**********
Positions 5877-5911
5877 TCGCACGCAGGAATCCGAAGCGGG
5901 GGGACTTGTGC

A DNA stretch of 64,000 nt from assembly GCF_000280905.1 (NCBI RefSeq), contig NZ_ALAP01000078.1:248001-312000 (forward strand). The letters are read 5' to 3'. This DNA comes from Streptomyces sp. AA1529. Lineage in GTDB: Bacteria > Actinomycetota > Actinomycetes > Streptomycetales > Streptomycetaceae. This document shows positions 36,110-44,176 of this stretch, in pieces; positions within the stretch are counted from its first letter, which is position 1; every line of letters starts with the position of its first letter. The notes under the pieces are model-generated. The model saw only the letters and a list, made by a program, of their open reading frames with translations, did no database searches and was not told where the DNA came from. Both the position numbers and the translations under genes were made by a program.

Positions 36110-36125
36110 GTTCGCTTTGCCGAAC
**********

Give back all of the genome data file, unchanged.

Positions 5877-5911
5877 TCGCACGCAGGAATCCGAAGCGGG
5901 GGGACTTGTGC

A DNA stretch of 64,000 nt from assembly GCF_000280905.1 (NCBI RefSeq), contig NZ_ALAP01000078.1:248001-312000 (forward strand). The letters are read 5' to 3'. This DNA comes from Streptomyces sp. AA1529. Lineage in GTDB: Bacteria > Actinomycetota > Actinomycetes > Streptomycetales > Streptomycetaceae. This document shows positions 36,110-44,176 of this stretch, in pieces; positions within the stretch are counted from its first letter, which is position 1; every line of letters starts with the position of its first letter. The notes under the pieces are model-generated. The model saw only the letters and a list, made by a program, of their open reading frames with translations, did no database searches and was not told where the DNA came from. Both the position numbers and the translations under genes were made by a program.

Positions 36110-36125
36110 GTTCGCTTTGCCGAAC